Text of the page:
Four groups will be included in the Danish trials — spinal cord injuries, chronic pain, Multiple Sclerosis and terminal cancer. These are the main areas where it is thought that medicinal cannabis can be effective.
Hundreds of people in Denmark already receive a prescription from Horsted at her pain clinic in central Copenhagen. There is now a year-long waiting list for an initial consultation with her. Many of the patients she sees consider the treatment a last resort.
“80 percent of my patients have been to at least two other pain clinics before they come to me and have tried many ‘conventional’ medicines, coming to the point where they are still in pain and are desperate. Many have experimented with cannabis from the illegal market and feel immensely guilty about this criminal behaviour and fear being caught by the police and facing jail time. My typical patient is a 70-year-old woman with chronic neuropathic pain from failed back surgery,” Horsted said.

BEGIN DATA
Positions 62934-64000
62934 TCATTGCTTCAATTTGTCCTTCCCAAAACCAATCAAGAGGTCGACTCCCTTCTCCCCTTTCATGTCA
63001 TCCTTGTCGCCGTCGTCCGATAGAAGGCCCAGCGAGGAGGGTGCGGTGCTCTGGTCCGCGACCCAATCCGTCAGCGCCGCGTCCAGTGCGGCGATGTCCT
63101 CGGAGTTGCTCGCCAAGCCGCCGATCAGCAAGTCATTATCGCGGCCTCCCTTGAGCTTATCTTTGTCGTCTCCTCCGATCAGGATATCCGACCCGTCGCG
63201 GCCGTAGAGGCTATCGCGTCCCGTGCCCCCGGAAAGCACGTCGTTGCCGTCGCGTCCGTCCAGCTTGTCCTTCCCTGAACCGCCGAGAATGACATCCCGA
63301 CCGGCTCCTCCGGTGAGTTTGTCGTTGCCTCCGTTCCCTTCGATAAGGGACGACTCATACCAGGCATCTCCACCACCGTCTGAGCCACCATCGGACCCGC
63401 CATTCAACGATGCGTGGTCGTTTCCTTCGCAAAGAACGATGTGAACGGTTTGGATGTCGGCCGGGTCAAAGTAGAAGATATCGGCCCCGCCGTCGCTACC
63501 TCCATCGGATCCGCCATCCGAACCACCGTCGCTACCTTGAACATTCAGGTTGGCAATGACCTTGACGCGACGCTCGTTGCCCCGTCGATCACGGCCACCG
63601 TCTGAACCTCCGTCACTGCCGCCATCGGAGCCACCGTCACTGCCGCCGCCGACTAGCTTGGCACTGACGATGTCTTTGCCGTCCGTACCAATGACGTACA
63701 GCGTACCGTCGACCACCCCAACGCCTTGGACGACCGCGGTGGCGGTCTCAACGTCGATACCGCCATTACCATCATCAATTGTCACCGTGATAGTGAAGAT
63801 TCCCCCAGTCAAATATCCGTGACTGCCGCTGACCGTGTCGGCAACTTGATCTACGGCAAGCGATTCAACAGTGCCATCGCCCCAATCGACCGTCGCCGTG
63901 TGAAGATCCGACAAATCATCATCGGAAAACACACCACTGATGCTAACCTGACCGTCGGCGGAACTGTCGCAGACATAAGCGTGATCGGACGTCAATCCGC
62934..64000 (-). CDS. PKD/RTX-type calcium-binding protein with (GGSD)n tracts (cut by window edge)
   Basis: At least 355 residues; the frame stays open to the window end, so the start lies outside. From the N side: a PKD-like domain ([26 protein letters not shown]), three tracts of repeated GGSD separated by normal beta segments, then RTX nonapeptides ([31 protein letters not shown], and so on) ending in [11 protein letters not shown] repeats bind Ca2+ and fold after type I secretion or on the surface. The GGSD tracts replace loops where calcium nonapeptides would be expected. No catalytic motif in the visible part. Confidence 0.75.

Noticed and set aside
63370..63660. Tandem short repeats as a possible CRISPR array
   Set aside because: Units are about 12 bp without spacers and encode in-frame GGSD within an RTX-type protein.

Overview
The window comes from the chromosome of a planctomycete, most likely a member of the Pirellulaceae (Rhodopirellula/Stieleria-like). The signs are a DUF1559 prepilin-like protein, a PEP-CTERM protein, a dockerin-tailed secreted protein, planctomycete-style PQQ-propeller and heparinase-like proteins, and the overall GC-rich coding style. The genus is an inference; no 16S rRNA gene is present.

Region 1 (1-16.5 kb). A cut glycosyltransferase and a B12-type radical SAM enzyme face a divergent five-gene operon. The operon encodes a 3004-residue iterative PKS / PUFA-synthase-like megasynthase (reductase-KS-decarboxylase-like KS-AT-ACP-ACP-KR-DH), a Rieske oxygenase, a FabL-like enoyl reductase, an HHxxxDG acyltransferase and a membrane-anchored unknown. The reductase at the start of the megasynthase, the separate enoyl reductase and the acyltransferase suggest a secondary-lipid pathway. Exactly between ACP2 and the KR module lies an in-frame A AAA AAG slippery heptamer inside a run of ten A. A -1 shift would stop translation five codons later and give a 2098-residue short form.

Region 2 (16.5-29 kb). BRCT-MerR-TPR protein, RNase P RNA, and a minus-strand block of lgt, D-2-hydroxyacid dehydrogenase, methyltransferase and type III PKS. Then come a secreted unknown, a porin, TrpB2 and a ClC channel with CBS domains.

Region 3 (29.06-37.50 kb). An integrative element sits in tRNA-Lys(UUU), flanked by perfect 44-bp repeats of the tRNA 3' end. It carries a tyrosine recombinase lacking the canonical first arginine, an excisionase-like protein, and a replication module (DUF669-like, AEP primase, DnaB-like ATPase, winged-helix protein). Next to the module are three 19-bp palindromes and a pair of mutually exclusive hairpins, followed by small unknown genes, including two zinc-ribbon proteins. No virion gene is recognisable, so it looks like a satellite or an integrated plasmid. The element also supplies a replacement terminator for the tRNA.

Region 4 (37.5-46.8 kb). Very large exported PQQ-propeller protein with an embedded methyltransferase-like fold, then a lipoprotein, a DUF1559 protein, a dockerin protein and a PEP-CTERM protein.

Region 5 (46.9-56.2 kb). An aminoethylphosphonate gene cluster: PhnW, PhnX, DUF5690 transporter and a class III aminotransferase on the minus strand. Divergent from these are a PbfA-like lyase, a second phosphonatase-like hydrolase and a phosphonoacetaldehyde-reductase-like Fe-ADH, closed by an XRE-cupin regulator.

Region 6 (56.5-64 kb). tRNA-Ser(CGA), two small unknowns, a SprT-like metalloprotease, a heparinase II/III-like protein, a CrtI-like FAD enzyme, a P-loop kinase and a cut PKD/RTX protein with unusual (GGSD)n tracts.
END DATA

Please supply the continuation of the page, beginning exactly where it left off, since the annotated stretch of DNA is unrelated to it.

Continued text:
The medicine is produced in such a way that there is no ‘high’ of the kind that might be produced by recreational use, and production is controlled.
It is, however, not a cheap option, with costs at around 2,000 kroner (270 euro) per 10ml.
But patients do have the option of applying for the treatment to be added to their normal prescription scheme, thus significantly reducing the cost or even making it free.
Consultations are covered by the public health service.
Normalisation and legalisation
Horsted says that she is eagerly awaiting the results of the trial scheduled to start next year, and will continue to lobby for legislation giving better provisions for legal cannabis prescription.